“Are you afraid of heights?”

It wasn’t your typical job interview question, but Brett Laureys ’95 didn’t think much of it when he first met with associates of Wiss, Janney, Elstner (WJE) in Northbrook, Illinois. He had grown up in a construction family and was familiar with climbing around scaffolds at low-rise building sites. No big deal, he thought.

“But when you get in a harness with a lifeline, and you’re riding up the side of a building that isn’t three stories, but 60 to 80 stories, it’s a different ball game,” Laureys admitted.

After nearly 23 years with WJE, dangling on a window-washer scaffold or rappelling off the side of a building has become routine. WJE engineers, architects and materials scientists provide restoration and repair solutions to existing buildings and structures. Laureys’ expertise is in historic masonry buildings—brick, stone and terra cotta. He manages large-scale restoration projects from investigation through repair design and construction.

As a principal at WJE, Laureys finds the projects he wants to work on, then manages and staffs the jobs. He said it’s like running his own business with access to all the firm’s resources. Laureys has evaluated hundreds of structures, as far away as Buenos Aires. He rappelled from the top of the Missouri State Capitol building to inspect it’s 100-year-old stone dome, and hovered over high-rise terra cotta projects in Chicago and Miami. One of his favorite projects was the full architectural and structural restorations of the iconic Administration Building and Research Tower designed by Frank Lloyd Wright for S.C. Johnson in Racine.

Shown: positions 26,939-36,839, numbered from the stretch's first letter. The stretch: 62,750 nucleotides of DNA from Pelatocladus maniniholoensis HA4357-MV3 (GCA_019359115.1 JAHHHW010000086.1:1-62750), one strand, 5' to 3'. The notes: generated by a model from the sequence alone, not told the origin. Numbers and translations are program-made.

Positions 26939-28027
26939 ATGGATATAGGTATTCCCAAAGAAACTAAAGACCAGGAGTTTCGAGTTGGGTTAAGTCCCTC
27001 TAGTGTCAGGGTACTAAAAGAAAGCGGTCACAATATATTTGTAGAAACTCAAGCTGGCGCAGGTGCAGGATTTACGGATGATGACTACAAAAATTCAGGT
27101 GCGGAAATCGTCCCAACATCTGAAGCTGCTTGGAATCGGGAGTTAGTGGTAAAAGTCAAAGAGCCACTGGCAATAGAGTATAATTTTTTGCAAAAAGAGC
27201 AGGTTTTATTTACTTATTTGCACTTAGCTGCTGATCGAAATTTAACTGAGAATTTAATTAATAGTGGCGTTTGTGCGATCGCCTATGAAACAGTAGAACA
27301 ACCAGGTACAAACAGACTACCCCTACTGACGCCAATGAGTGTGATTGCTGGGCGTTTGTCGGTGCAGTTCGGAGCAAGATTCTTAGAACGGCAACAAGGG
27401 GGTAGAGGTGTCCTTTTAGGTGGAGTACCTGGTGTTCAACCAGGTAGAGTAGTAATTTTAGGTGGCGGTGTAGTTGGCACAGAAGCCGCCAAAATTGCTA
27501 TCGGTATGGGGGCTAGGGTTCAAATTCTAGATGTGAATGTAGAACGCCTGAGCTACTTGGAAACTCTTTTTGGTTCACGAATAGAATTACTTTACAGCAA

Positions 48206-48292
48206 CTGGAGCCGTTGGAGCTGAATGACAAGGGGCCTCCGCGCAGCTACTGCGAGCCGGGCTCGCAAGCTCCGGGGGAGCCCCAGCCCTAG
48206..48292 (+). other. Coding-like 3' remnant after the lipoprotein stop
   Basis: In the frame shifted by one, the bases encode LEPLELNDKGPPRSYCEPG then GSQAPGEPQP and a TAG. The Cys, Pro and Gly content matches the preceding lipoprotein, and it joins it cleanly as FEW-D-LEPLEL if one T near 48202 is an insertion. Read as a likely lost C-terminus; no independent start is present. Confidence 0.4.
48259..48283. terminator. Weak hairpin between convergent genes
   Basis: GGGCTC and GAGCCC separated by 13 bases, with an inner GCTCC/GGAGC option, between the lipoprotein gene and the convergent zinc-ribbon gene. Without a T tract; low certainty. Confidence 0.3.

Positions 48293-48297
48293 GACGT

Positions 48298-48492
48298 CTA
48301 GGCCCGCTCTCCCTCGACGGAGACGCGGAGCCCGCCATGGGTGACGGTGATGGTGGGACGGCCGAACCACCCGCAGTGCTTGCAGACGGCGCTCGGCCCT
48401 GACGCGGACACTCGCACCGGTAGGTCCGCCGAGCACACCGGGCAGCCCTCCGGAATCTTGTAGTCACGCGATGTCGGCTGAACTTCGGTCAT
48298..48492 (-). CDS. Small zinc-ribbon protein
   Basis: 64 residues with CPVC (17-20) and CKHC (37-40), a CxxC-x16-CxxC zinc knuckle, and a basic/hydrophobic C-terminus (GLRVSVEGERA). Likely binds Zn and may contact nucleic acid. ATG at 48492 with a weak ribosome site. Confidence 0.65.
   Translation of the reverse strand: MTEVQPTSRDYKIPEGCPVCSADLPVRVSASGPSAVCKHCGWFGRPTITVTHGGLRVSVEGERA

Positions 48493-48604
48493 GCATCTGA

“Every building is different, and there’s a lot of creativity involved in coming up with different repair schemes,” he said.

Laureys figured 950 feet is about the highest he’s risen on the job. “Between the safety harnesses and the safety lines and all the OSHA-type requirements, it’s probably safer than driving a car, honestly,” he said.

His father was a mason and influenced Laureys’ love for “getting his hands dirty and fixing buildings.” He said MSOE was able to take that hands-on approach and frame it with a practical architectural engineering education.

“I liked that a lot of MSOE professors had worked in the industry, and that a number of them were teaching while still working,” he said. “That was a draw to me because it was real world experience, not like the theory-based emphasis that some other universities have.”

Real world experience also came with his intensive senior project. Students are assigned a building project from an actual client, and charged with the architectural and engineering design for their specialty. Laureys said his senior project was a big jumping off point for him because he was chosen as leader of his design group. It pushed him to get involved with the different groups and manage people. “That was a help for me.”

Laureys played baseball all four years at MSOE. The university is also where he met his wife, Denise Stanford Laureys. They now live in Diamond Lake, Illinois, with their daughter and two sons, ages 14, 12 and 6.

Over the years, Laureys has found time to come back to MSOE to talk with students and give presentations. It’s an experience he’s found rewarding both personally and professionally. He said he’s noticed how the administration, staff and professors have strived to offer more opportunities for alumni to return, and he’d like to encourage more alumni to get involved.